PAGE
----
When you place a bet at a bookie’s, you are making a wager on the outcome of a sporting event. When betting on horse racing, you are usually placing your bet on the ‘line’ which is the agreed price for the winning horse. You may also choose to lay ‘total’ which is the cumulative total of all the bets placed on the event. Let’s look at the odds before, during and after the event to see how these terms work and what situations you may find yourself in when using them.
The Outcome Before The Event
If you were to bet on a football match, you would want to know the outcome before the game started. Similarly, if you were to bet on a horse race, you would want to know the outcome before the event started. Fortunately, this happens quite often so you don’t have to worry about missing any updates regarding the event you are betting on. Bookies and news outlets will publish the line as soon as possible after the event, if the event was scheduled for today then the line would be published after midnight tonight to give you enough time to place your bet.
This is quite different from other sports where the outcome can be determined well in advance. For example, if you were to bet on the Superbowl, you would want to know the result before the end of the season so you don’t miss out on any potential rewards. While you can’t affect the outcome of the horse race, you can bet on whether the Patriots or the Falcons will win the championship game and, in the case of the Superbowl, you are actually placing a bet on which team will win. This is known as a ‘pick’ or ‘prop’ bet and you can learn more about them here.
The Outcome During The Event
Just like in the example above, you would want to know the outcome of a horse race as soon as possible. However, sometimes you may find it difficult to do this during the event itself. This is due to a variety of physical limitations that may prevent you from getting to a computer or mobile device to see the outcome of the event. Fortunately, there are ways to get this information without being present at the racetrack. During a horse race, there are usually two types of lines, ‘early’ and ‘late’, that you need to be aware of. The early line is the most current estimate of the outcome of the event and the ‘late’ line is the final result. The ‘late’ line is not typically published until after the event so you have to make sure to check the ‘early’ line instead to see what the final outcome is. After the event is over you can use resources such as LookSmart to quickly get the final result.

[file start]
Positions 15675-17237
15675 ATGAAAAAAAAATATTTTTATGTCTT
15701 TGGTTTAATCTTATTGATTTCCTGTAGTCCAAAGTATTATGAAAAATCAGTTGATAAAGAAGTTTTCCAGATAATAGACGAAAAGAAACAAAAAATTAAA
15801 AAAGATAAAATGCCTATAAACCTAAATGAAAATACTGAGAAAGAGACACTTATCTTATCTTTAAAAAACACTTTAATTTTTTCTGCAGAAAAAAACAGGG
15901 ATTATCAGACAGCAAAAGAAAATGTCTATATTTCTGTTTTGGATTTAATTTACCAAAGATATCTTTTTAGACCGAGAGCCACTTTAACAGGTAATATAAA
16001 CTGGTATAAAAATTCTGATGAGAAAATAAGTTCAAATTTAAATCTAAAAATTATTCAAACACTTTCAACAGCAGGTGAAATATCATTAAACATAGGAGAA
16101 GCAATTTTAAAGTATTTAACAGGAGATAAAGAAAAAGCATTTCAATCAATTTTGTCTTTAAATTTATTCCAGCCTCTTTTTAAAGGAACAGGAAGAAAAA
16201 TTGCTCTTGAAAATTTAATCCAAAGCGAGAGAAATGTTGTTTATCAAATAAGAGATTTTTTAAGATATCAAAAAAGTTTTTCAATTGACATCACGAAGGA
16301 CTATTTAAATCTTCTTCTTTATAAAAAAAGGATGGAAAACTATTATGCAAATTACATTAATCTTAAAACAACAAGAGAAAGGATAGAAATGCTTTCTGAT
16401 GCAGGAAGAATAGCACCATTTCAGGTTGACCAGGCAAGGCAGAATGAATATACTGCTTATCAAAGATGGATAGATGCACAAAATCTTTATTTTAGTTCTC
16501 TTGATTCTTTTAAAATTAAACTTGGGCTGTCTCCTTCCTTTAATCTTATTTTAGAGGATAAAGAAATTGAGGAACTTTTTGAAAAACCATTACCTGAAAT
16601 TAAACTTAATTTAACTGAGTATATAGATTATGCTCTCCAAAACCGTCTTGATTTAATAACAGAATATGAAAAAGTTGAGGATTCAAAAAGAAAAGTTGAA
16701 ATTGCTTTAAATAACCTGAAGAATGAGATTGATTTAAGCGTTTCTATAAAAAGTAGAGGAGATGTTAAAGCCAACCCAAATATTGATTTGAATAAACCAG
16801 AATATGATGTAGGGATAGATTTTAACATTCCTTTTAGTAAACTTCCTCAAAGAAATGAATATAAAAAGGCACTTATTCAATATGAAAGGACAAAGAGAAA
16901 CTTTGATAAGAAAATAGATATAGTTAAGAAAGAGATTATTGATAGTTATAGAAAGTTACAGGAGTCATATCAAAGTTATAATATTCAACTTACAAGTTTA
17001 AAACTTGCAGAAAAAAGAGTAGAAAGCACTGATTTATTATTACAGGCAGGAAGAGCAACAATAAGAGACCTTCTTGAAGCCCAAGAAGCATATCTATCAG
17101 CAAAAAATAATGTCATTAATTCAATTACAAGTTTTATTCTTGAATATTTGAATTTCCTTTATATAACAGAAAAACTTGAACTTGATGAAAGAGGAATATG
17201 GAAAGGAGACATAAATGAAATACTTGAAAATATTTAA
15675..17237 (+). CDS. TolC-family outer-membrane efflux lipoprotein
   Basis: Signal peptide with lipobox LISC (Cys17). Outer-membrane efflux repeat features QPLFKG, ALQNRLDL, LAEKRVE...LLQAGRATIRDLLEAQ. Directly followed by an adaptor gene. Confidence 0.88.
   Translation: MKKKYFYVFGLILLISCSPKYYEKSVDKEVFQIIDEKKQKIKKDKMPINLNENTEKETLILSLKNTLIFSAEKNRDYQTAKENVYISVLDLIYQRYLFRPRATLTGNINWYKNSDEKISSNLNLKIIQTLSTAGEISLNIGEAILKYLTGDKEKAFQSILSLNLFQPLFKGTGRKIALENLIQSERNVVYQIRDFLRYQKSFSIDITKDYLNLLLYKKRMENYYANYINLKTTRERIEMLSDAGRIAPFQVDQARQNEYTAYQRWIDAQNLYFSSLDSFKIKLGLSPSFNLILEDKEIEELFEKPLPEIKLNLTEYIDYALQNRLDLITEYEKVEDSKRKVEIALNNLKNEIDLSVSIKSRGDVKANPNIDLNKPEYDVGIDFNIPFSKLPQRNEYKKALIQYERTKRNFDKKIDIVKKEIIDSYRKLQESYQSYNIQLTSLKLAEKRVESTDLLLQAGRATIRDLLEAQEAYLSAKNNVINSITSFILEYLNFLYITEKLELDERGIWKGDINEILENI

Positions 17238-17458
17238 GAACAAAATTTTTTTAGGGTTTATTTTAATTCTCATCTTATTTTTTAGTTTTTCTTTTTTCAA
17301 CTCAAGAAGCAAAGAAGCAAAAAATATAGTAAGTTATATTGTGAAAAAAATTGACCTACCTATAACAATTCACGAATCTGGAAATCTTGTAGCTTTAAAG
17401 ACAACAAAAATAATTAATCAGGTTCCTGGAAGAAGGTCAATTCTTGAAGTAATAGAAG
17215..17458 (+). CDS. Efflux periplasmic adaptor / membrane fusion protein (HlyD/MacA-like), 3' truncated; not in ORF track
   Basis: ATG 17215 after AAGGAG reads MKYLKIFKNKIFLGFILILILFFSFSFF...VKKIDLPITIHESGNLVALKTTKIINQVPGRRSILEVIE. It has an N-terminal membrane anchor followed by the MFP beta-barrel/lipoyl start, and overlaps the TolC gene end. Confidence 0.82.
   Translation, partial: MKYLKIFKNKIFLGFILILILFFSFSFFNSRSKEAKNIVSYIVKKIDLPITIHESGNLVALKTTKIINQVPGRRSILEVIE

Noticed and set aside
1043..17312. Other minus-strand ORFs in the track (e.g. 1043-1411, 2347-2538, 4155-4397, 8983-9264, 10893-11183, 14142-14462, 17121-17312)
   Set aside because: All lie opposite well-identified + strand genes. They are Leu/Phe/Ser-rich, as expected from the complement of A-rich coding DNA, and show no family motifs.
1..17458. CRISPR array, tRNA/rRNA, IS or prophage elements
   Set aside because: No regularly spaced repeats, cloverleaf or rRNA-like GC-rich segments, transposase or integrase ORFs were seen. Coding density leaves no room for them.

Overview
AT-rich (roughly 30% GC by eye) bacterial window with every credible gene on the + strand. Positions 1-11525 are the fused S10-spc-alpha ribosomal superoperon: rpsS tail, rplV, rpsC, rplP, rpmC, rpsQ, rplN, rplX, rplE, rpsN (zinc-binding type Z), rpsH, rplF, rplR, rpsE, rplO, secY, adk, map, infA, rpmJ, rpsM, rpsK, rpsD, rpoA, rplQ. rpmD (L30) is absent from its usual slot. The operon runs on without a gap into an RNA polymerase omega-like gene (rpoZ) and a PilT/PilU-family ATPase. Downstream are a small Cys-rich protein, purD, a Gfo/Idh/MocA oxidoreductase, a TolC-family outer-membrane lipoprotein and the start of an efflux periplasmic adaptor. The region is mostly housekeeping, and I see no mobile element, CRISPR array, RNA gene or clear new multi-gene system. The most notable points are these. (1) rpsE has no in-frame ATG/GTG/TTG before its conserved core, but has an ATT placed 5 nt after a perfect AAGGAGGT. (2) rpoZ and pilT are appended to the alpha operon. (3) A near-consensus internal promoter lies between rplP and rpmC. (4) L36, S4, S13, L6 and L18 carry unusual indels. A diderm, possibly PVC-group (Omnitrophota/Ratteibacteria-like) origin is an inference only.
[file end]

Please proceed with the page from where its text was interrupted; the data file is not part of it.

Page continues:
The Outcome After The Event
Just like in the example above, you would want to know the outcome of a football game as soon as possible. However, sometimes it can be difficult to get this information even when you have a perfect memory and you don’t miss a game. In these cases it is beneficial to lay ‘total’ on a horse race instead so you can get an accurate idea of the final result. After the event, you can use resources such as LookSmart to get an idea of how the race went and what your earnings were. If you win, you will automatically be paid for the bet along with any other winning bets at the same racetrack. Bookies also provide winnings reports which you can use to verify your earnings after the event.
Making Sense Of It All
In simple terms, the line is the price at which you can place a bet on a given event and the total is the total amount of money you will win or lose based on the outcome of the event. When you place a bet on a horse race, you are usually placing your bet on the line because you want to wager on the outcome of the event. You may also choose to lay ‘total’ in the case where you think the outcome of the event will defy expectations and you want to make sure you do not lose your entire investment in a single bet. Let’s take a closer look at each one.
The line simply means the price at which you can place a bet on an event. This may differ from the ‘public line’ which is often found at a sportsbook or bookie site and is the price at which everyone is allowed to bet or it may be different from the ‘room line’ which is the price established for a particular bookie or establishment to wager on an event. You will usually find the public line given first with the establishment line following in case there is a discrepancy. In the case of public betting, you will also find the ‘lay’ or ‘take’ option available, which means you don’t have to bet on the outcome of an event but you can either ‘lay’ (entrance fee is non-refundable) or ‘take’ (refundable entrance fee) a wager.
The total simply means the total amount you are wagering on an event. For example, if you were to place a $100 bet on a horse race with $150 in winnings, your total wager would be $250. If the race was a tie, you would win your $100 back plus any winnings from successive bets. You do not need to keep the entire $250 in winnings because the $100 is what you wagered and the rest is what you won. This is known as a ‘push’ in the industry and the $100 that you placed is called a ‘marker’ or a ‘busta’.
In most cases, you will find total bets placed after the event is over so you can’t place a total bet until the event is finished. When you do place a total wager, you need to do so before the event starts or else you will have to refund all the winnings. Bookies provide a clear guide on when to place a total versus a line bet here.